Read the rest of this entry →

A Message from the Kalever Rebbe for Purim 5772

March 07, 2012 By: Rabbi Yoni Category: Chagim - Jewish Holidays

Purim’s Lesson: The Danger and Futility of Assimilation

Rabbi Yoni with the Kalever Rebbe shlit"a

Rabbi Yoni with the Kalever Rebbe shlit"a

My dear fellow Jews,

We live in a time of great peril to our small and precious nation. A modern day Haman has arisen in the country once known as ancient Persia, homeland of the Haman of antiquity. And, sadly, the threats this man spews forth are every bit as frightening as those of his evil forbear: his evil wish to wipe the Jewish homeland and its inhabitants from the face of the Earth. Indeed, this wicked man’s designs extend to Jews wherever they may reside as he makes it clear that Jewish interests anywhere are legitimate targets for his malevolent aspirations.

As Purim fast approaches let us pay close attention to its lessons, for the keys to our ancestors’ survival in those times are the very lessons we need to hold onto for our own survival now.

The Rabbis of the Talmud posed a difficulty question asking, “What did the Jews of ancient Persia do to deserve a decree of total annihilation?” The answer given seems to raise more problems than it resolves: “Because they partook of the feast of that evil man (Achashverosh, King of the Persian Empire).” This merely begs another question–after all, we are told that kosher food was provided for the Jews at the feast. What then about their participation at this meal warranted such grave punishment from Hashem?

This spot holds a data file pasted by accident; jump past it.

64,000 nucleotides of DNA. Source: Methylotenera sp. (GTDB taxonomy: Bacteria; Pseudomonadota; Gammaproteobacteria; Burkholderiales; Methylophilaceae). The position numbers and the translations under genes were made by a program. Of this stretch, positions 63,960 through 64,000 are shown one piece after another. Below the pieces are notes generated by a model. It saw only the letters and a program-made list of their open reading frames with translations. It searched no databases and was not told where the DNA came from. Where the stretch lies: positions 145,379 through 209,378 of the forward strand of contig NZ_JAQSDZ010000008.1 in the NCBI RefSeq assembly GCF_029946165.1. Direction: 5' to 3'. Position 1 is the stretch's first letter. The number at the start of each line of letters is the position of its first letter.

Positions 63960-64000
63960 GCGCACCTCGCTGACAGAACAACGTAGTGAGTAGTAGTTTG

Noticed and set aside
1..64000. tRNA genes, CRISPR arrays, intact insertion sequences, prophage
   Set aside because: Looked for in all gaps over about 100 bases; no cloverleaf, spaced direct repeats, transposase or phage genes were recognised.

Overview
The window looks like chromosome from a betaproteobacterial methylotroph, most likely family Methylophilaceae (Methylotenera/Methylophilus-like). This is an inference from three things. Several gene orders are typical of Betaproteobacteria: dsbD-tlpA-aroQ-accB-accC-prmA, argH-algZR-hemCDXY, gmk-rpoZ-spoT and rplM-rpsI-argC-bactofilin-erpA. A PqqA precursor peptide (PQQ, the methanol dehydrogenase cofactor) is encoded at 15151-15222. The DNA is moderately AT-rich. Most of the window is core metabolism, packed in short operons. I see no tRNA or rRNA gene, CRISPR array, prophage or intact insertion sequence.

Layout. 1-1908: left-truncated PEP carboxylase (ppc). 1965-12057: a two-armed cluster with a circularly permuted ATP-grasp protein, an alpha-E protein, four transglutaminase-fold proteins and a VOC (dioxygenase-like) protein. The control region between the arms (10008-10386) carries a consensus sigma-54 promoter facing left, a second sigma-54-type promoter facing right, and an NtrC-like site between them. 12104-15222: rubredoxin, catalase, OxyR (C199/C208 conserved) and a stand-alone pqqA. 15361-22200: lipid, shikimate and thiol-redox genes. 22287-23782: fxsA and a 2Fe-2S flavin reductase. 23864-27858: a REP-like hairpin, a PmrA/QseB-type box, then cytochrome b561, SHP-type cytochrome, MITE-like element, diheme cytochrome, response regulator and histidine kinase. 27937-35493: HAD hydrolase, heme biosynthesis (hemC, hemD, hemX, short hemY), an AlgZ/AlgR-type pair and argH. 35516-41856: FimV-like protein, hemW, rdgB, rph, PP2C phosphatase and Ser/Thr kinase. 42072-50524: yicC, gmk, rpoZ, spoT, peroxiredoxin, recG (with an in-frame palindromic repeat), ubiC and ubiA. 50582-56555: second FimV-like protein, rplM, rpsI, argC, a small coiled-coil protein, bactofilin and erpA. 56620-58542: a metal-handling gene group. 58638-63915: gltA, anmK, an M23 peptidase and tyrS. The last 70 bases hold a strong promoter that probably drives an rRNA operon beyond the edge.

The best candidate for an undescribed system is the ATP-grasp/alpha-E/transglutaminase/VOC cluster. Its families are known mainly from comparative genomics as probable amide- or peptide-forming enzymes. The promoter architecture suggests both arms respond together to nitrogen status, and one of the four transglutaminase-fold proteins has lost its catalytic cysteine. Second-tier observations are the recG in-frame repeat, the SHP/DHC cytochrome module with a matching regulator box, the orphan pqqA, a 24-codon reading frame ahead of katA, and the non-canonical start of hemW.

Read the rest of this entry →

The Waters From Which I Drank: In Memory of Rabbi Yosef Tendler–Rosh Mechinat Ner Yisrael

February 12, 2012 By: Rabbi Yoni Category: General Blog News, News and Politics, Stories

NOTE: I generally proofread and edit the articles that I write, so that they will be easy for the reader to understand. This article though is quite different – it is a stream of consciousness I experienced in the aftermath of Rabbi Tendler’s death, with which I hope to fulfill the words of our Sages: “Words that come from the heart – enter the heart”.

Rabbi Yosef Tendler, of blessed memory.

Rabbi Yosef Tendler, of blessed memory.

Ner Yisrael. Those words stir inside of me deep feelings, both special and conflicting. Feelings of enlightenment and of confusion. Of growth and of failure. Of clarity and of darkness.